NERP TE Project 8.3 Significance of no-take marine protected areas to regional recruitment and population persistence on the GBR (JCU)

This project uses genetic parentage analysis, biophysical modelling and information on coral trout larval behaviour to determine patterns of recruitment of coral trout larvae within and among inshore and offshore reefs in the southern Great Barrier Reef. The overall goal of this project will be to assess larval dispersal patterns, demographic connectivity and levels of recruitment subsidies from green zones at a regional scale. Tasks include: 1. Collect tissue samples from adult and juvenile coral trout, develop a new set of hyper-variable microsatellite markers, conduct DNA genotyping analyses of all samples, carry out genetic parentage analysis to examine parent-offspring relationships. 2. Refine the existing biophysical model and assess likely origins of larvae at key recruitment hot spots in the region. 3. Undertake demographic metapopulation analyses using dispersal distances and trajectories derived from this study and available demographic data (growth, natural mortality, fishing mortality) to evaluate long-term persistence of green zone and blue zone populations under different levels of fishing pressure and habitat condition.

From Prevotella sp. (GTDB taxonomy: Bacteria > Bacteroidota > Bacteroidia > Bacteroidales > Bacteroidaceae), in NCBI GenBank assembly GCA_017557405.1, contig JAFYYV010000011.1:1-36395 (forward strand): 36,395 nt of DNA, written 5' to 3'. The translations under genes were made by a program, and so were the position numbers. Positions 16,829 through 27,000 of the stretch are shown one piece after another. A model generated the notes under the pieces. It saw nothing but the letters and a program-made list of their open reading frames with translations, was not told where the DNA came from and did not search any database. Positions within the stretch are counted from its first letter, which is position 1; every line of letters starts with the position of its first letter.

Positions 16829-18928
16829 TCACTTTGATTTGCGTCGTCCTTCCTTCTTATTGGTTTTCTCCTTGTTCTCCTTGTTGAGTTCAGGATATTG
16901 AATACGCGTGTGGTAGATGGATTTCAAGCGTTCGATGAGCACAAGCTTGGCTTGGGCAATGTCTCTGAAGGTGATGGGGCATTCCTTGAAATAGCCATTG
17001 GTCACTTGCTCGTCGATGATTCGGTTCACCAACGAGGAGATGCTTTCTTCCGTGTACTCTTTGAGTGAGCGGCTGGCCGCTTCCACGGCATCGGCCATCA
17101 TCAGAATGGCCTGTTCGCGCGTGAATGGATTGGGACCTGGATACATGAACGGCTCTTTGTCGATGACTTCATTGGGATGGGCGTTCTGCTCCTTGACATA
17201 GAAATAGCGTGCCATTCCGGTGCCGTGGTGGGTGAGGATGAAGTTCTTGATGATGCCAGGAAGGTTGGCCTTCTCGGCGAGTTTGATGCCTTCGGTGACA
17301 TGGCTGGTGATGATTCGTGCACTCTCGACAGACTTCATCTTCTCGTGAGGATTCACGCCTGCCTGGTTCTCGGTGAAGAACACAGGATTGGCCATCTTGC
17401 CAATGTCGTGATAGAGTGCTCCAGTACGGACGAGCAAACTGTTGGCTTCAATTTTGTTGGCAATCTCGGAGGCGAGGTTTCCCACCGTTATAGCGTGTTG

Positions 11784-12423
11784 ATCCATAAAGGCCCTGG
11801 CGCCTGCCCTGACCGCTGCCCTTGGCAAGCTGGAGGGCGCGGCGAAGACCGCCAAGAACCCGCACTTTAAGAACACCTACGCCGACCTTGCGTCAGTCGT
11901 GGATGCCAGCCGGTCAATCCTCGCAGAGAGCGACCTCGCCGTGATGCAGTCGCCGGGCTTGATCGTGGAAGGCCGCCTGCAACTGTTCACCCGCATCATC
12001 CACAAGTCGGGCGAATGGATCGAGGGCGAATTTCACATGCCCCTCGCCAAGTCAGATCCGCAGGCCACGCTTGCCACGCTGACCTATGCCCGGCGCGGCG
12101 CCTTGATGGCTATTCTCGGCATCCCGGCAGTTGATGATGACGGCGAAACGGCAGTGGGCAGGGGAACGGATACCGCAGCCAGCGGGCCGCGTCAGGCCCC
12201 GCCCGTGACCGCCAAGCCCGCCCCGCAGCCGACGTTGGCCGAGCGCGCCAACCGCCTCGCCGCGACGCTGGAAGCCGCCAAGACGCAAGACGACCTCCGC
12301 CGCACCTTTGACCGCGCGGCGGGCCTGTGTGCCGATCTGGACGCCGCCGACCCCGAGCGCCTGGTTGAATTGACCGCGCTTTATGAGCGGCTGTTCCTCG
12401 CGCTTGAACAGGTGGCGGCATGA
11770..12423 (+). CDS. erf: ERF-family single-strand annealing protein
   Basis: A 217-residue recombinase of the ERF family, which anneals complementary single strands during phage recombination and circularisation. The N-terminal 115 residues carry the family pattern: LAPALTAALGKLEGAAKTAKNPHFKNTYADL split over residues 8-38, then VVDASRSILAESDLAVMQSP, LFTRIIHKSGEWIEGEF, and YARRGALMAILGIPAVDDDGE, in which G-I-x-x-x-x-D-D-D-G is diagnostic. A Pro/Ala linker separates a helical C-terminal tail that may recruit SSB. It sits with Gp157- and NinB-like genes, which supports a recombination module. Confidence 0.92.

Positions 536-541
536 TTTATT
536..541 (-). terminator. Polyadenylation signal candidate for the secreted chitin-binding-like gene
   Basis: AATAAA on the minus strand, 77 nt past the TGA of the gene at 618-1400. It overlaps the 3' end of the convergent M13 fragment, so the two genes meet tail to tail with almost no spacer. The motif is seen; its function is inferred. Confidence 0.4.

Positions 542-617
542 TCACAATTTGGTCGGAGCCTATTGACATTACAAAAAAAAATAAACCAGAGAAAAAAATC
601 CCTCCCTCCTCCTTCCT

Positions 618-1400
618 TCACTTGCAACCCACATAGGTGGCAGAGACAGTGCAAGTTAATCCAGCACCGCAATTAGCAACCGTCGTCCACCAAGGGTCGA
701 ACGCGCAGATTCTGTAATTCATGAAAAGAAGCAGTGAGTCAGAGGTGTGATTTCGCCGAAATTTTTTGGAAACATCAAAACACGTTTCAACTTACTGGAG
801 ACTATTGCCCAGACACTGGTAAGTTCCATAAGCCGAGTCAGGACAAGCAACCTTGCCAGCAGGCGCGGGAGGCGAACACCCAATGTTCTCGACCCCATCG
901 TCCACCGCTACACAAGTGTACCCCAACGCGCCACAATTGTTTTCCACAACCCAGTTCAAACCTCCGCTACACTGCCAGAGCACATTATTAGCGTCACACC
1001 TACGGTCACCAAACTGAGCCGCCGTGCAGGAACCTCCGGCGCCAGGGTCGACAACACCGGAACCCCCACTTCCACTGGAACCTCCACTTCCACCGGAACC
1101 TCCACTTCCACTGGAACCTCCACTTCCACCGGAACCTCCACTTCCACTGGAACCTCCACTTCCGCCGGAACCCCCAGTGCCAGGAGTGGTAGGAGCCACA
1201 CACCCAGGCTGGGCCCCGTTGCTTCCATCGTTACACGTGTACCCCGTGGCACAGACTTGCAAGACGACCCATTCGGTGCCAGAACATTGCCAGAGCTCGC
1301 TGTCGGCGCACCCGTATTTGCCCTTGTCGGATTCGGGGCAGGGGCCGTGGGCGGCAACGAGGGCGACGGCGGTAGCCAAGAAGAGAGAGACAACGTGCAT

Previous research has shown compelling evidence that networks of green zones canbe an effective tool for both biodiversity conservation and fisheries management. However, the scale over which reserves may benefit fisheries by providing recruitment subsidies to fished areas, and the degree to which they contribute to enhancing the persistence of fish populations in the long term needs to be evaluated.

Principal Investigator
Jones, Geoffery, Prof. School of Marine and Tropical Biology, James Cook University (JCU)
Co Investigator
Williamson, David, Dr. ARC CoE Coral Reef Studies, James Cook University (JCU)

Publications / Data

Tags: marine